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Assisting of referees tops agenda

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Decisions taken at today’s Special Meeting of the International Football Association Board (IFAB) led to some stimulating discussions during the subsequent press conference at the home of FIFA. Three issues in particular interested the media representatives present: the recent experiment with additional assistant referees, the role of the fourth official and feinting by players taking penalty kicks.

The principal discussion point concerned the extra assistants experiment, for which UEFA Europa League matches were used as a testing ground this season. The possibility of extending the experiment, on a voluntary basis, was authorised by the IFAB. “We wanted to maintain the principle of one referee on the field of play. But having rejected the use of technology in football, we decided that we would look at the option of additional assistant referees, whose role is to help the main referee. A trial period, over the next two seasons, has been approved – it’s an option, it’s not compulsory. We will leave it up to the Confederations and National Associations to continue conducting the trial,” explained Jerome Valcke, FIFA Secretary General.

“We’ve had the tests in the Europa League this season, over 205 games in total. In the context of all the football that’s played, it’s not a huge amount. Consequently, we haven’t seen enough evidence to say that it’s the best system,” clarified Irish Football Association (FA) President, Patrick Nelson.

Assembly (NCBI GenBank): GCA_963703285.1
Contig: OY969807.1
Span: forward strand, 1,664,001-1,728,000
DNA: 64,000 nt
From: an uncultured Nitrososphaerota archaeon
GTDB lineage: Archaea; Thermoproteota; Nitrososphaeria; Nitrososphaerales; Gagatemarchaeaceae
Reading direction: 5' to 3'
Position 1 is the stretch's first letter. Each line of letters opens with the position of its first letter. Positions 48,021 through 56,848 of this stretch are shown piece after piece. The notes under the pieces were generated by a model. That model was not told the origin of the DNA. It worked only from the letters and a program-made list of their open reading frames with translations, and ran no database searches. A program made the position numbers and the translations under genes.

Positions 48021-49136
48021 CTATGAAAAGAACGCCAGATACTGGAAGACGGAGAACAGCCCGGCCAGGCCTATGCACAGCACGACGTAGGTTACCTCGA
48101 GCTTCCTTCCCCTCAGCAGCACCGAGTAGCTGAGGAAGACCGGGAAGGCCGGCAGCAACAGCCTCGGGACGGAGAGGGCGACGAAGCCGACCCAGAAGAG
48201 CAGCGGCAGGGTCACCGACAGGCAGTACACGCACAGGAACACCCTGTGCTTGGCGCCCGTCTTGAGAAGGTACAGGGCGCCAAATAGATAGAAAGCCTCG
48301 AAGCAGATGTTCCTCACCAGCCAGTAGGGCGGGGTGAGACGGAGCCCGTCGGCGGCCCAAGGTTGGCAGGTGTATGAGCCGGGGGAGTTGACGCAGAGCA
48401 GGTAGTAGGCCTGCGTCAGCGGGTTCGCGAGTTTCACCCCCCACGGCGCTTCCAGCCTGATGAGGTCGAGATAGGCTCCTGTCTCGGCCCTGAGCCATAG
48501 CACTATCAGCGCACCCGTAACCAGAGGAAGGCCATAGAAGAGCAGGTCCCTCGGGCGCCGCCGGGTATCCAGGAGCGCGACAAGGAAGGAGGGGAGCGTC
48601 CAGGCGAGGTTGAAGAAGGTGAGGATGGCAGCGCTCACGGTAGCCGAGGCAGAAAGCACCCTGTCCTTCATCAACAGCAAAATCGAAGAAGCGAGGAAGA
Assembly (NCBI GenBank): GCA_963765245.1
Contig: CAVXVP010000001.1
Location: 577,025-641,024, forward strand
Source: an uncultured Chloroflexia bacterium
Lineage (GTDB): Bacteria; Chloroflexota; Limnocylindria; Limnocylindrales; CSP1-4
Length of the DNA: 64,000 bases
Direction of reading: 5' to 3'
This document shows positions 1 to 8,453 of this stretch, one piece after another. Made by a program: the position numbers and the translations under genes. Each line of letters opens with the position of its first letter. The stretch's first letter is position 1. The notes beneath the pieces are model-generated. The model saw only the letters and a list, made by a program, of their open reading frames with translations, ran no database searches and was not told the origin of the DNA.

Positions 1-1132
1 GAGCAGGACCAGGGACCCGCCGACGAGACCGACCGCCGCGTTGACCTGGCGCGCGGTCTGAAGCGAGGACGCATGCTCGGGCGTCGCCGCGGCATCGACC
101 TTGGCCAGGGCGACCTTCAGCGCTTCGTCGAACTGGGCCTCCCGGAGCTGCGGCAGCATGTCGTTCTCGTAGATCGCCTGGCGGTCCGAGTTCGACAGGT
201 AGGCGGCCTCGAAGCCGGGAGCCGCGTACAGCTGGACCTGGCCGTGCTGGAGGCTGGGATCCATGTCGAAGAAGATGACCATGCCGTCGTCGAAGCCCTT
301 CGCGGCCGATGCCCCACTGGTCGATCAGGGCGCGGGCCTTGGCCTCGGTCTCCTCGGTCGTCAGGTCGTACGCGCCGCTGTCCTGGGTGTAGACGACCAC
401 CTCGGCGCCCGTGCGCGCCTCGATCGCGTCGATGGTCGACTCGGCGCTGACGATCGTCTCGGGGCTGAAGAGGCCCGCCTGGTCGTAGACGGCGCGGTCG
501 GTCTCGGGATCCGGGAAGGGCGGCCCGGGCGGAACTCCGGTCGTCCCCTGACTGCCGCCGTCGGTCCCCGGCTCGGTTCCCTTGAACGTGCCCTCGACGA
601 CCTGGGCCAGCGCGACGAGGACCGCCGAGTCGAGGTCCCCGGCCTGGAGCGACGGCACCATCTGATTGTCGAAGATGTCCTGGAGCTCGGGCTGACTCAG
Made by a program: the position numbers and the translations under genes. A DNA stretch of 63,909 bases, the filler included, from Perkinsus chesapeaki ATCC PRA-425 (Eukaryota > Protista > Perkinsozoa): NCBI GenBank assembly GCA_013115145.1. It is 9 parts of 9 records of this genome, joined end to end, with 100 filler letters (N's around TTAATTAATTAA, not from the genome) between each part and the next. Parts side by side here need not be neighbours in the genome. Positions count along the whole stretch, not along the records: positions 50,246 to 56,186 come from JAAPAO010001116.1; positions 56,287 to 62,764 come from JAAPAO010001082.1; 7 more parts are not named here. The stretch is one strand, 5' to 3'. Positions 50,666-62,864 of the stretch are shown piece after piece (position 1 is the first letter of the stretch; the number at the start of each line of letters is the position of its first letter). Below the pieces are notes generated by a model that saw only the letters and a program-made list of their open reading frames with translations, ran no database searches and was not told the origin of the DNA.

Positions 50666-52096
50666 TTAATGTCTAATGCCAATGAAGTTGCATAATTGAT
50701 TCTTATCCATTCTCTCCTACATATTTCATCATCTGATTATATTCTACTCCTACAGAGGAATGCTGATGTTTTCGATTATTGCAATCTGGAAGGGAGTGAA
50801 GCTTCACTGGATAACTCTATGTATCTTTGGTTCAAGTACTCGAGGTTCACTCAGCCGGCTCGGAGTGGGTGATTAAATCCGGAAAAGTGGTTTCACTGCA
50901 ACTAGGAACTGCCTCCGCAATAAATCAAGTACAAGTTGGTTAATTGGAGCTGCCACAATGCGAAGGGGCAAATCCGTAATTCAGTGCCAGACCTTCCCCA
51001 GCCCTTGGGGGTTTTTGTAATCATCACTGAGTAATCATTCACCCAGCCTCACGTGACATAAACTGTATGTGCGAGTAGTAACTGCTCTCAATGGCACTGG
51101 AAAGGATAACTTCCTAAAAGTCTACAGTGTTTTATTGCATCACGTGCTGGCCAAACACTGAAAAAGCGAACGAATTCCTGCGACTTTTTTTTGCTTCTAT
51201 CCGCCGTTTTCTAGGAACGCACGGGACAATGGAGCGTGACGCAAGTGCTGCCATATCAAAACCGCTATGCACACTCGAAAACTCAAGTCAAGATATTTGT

“The general consensus during our meeting was that the results have certainly proved more favourable than negative – that’s why we’ve endorsed the idea that the trial will be extended,” added Jonathan Ford of the FA of Wales. "We’re also cogniscent of the fact that there are five Federations outside of Europe, and we wanted to give them the opportunity to run trials themselves,” concluded Nelson.

The scope of the fourth official’s duties was next on the agenda. For Valcke, enhancing these responsibilities is a way of providing additional help to the referee, who will remain the ultimate decision-maker: “The main change is that the fourth official can talk directly to the referee, in the event of him spotting something noteworthy on the pitch. His power has been expanded considerably; it’s now the same as that of assistant referees. But the head referee retains the authority to make the final decision on any aspect of the game.”

Finally, the issue of feinting by players at the conclusion of their penalty kick run-up – henceforth regarded as foul play and punishable by a yellow card – and the distinction with stop-start moves during their approach, raised several questions from the floor. “We saw some video examples this morning which make it obvious that it is very unfair. A player at the end of his run-up feigns to kick the ball, sending the goalkeeper in one direction, then pulls his foot back to kick the ball in the other direction – that is clearly unsporting. That is what has motivated the change,” noted Nelson.

“It’s considered unsporting behaviour and that is a cautionable offence,” pointed out George Peat of the Scottish FA. “It’s important to note that we are only talking about sanctioning players who stop, feign to hit the ball and then shoot, not those that hesitate or employ a stop-start motion during their run-up, without feigning to shoot. We will of course make sure that referees, players and coaches fully understand this amendment to the rules in time for the World Cup,” confirmed Valcke.

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